The Miami Dolphins satisfied their greatest need Sunday by drafting a pass-rusher with their first pick. What remains to be seen is if they solved any of their problems with the selection.
The Dolphins pulled the surprise of first round by using the 16th pick to draft Eric Kumerow of Ohio State, a player considered by some to be no better than a middle-round pick. Kumerow is listed as both a defensive end and outside linebacker and is best described by the word ``potential.``
Kumerow is 6 feet 7, 260 and runs the 40 in 4.9 seconds. He may be too light to play defensive end and too slow to play linebacker. The Dolphins can do little to improve his speed, but expect him to gain weight. ``He has excellent growth potential,`` said Chuck Connor, the Dolphins director of player personnel. ``We feel he can grow into the 270-pound range.``
Many analysts did not rate Kumerow highly, and one, Mel Kiper, Jr., described Kumerow as an ``outstanding collegiate player who could have a tough time finding his niche in the NFL. He`s not strong enough yet to make the grade at defensive end and lacks the quickness necessary to cover the pass. He would be a decent middle-round pick, but would qualify as a reach if selected any higher.``
The Dolphins voiced no such doubts Sunday and pointed to the fact Kumerow was rated the second-best defensive lineman available by BLESTO, an NFL scouting service. Neil Smith of Nebraska was rated the best and was taken with the second pick by Kansas City.
``We feel (Kumerow) has got the bulk and size to line up as a defensive lineman and we feel he has pass-rush ability,`` Dolphins coach Don Shula said. ``He also has the ability to drop off on pass coverage. He`s a combination type guy. His size and that ability are what really sold us.``
A three-year starter in college, Kumerow was a two-time all-Big Ten selection at Ohio State and was named the conference`s defensive lineman of the year as a junior. He had 23 career sacks and 39 career tackles for losses.
The Dolphins had a number of options with their first pick. Still available when they drafted were defensive ends Scott Davis of Illinois, Dan Stubbs of Miami, and Aaron Jones of Eastern Kentucky, fullbacks Craig Heyward of Pitt and Brad Muster of Stanford, linebacker Clifford Charlton of Florida, and offensive lineman John Elliott of Michigan.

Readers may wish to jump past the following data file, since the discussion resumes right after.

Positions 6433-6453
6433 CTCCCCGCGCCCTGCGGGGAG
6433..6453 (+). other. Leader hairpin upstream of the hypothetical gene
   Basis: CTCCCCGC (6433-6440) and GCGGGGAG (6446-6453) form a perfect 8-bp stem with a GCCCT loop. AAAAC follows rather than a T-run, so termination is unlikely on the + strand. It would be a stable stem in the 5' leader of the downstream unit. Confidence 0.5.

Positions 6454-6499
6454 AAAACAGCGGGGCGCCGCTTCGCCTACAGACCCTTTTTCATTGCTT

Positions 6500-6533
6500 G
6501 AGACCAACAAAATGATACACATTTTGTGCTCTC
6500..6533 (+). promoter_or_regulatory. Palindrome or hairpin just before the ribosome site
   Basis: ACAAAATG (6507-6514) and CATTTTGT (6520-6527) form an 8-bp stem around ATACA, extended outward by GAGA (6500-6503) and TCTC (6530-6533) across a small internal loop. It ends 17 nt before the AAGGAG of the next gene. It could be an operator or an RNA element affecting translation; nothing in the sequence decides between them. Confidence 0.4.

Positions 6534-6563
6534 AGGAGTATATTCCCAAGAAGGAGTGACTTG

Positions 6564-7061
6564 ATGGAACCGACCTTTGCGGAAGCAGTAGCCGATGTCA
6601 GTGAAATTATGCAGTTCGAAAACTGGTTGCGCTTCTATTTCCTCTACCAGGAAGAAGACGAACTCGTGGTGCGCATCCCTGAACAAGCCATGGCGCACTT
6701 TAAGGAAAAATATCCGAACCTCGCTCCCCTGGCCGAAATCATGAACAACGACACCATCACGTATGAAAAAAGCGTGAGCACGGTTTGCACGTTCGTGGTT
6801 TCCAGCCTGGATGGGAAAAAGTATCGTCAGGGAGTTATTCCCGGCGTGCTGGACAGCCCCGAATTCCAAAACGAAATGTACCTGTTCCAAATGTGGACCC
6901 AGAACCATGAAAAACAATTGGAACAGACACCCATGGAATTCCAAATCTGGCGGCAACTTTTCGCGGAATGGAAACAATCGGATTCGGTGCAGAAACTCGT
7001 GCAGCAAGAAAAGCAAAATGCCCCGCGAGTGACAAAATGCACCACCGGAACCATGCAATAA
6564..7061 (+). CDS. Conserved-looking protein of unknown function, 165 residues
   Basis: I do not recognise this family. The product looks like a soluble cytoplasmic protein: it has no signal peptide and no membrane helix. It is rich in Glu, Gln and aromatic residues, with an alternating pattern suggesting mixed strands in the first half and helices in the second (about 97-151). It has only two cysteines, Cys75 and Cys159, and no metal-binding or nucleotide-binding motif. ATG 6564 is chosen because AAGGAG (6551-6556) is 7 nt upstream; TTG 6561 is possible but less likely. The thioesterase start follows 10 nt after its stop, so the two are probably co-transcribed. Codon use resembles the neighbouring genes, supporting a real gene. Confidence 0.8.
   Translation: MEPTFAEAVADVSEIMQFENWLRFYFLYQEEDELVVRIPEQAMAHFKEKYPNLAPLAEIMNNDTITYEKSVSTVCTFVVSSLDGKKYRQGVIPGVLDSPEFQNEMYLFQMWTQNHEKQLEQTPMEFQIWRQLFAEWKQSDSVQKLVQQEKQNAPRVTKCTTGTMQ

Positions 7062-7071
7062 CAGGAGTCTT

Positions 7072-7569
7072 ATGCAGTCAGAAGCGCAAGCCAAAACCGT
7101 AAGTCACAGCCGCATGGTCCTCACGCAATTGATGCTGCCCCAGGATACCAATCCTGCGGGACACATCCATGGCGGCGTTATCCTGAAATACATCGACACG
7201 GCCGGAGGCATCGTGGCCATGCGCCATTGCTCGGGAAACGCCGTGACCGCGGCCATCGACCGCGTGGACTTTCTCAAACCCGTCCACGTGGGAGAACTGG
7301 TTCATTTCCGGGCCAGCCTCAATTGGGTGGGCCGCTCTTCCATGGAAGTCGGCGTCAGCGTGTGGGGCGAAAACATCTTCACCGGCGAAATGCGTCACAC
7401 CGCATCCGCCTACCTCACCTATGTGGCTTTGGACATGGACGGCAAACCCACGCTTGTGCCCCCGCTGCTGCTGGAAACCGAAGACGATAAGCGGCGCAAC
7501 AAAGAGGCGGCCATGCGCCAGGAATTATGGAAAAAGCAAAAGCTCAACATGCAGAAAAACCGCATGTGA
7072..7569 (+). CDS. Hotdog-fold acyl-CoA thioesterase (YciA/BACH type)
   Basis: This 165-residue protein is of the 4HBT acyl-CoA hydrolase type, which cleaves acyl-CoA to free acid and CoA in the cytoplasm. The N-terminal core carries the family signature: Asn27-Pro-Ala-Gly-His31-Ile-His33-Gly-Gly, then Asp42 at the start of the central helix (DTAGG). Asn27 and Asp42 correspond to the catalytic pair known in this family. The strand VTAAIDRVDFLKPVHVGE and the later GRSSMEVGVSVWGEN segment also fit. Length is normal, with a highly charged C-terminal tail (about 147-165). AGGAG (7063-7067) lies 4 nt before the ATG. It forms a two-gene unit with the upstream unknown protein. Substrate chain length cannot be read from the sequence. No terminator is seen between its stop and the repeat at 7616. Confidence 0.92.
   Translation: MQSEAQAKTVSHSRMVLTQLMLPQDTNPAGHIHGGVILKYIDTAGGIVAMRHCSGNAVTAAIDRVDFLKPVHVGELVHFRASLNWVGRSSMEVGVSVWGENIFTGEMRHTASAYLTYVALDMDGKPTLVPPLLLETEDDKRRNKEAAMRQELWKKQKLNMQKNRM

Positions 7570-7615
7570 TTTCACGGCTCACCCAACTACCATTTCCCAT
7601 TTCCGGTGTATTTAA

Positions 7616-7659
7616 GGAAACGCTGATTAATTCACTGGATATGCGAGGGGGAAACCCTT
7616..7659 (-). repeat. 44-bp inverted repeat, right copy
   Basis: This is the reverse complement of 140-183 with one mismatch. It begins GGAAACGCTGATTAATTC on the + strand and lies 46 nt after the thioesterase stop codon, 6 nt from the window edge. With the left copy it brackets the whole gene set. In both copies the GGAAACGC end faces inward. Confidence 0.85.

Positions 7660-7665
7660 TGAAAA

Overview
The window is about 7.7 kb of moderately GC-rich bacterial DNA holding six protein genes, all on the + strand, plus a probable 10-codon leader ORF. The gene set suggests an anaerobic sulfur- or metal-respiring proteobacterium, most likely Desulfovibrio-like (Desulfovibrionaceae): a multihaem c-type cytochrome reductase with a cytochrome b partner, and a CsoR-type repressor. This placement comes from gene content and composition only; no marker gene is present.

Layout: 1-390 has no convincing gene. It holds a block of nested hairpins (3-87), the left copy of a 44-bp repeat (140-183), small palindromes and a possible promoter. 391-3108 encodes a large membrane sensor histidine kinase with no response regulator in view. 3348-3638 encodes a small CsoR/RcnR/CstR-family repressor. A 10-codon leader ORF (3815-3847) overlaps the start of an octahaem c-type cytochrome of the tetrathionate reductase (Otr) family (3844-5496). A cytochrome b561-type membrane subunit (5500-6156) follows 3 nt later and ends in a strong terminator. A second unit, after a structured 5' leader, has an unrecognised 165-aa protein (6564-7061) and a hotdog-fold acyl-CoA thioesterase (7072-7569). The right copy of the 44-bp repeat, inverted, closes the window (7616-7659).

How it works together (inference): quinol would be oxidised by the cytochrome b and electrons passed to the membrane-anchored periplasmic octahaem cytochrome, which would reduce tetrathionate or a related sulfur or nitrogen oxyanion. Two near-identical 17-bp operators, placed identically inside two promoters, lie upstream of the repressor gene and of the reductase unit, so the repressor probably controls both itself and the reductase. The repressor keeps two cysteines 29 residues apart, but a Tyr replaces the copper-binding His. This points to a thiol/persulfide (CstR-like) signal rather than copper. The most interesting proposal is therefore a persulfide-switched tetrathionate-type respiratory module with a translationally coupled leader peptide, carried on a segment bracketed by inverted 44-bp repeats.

The pick came down to a decision of helping either the offense or defense. Shula decided the league`s 26th-rated defense needed immediate attention.
``We knew there were some highly rated offensive players on the board, and we gave them some consideration,`` Shula said. ``But we felt coming into the draft if there was a player there that could come in and help us be a better defensive football team, that was our top priority.``
The Dolphins stuck with defense in the second round, selecting three-time All-Southeastern Conference defensive back Jarvis Williams of Florida. In the third round they selected tight end Ferrell Edmunds of Maryland. Both Williams and Edmunds are highly rated and expected to contend for starting jobs. Williams would be a disappointment if he didn`t become an instant starter at safety, where the Dolphins plan to play him.
``We`ve had problems in the secondary and feel this guy can come in and help us immediately,`` secondary coach Mel Phillips said.
The Dolphins selected 315-pound offensive tackle Greg Johnson of Oklahoma in the fourth round and cornerback Rodney Thomas of Brigham Young in the fifth round. The remaining seven rounds of the draft will be completed today beginning at 10 a.m.
Shula said he was pleased with the Dolphins` Sunday selections.
``We feel this draft has a chance to strengthen us in the positions where we need help,`` Shula said.
The key to any draft, of course, is usually the first-round pick, and the Dolphins` top pick, Kumerow, will begin his pro career as a man without a definitive position.
Shula projected him as both a down lineman and a linebacker who could end up starting in place either Mark Brown at right outside linebacker or T.J. Turner at one defensive end position.
Kumerow is probably too light to play the strong (or tight end) side and is expected to play the weak side. John Bosa started at weakside defensive end last year, but will not be benched and could be flopped to Turner`s spot on the strong side.
Linebacker coach Chuck Studley worked Kumerow out at Ohio State and has no doubts as to where he`ll play.
``We`re classifying him as a defensive end,`` Studley said. ``He`s a real good pass rusher and I think he`s going to be a great one. I think all his football is ahead of him. We`re talking about a guy whose only played defense for about three years.``
Kumerow began his college career as a quarterback before asking to be moved to defense. Connor compared him physically and athletically to Duane Bickett, the Indianapolis Colts` Pro Bowl linebacker.
The Dolphins had the NFL`s second-fewest number of sacks last season (21) and Kumerow is expected to improve that figure. He was tied for third in the Big Ten in sacks last year with eight, but felt he could have had more.
``My biggest problem here is I can make the play, but I can`t always finish it,`` Kumerow said. ``I can beat the tackle and zero in on the quarterback, but he always seems to slip away. I missed about eight or nine sacks last year.``Copyright © 2015, Los Angeles Times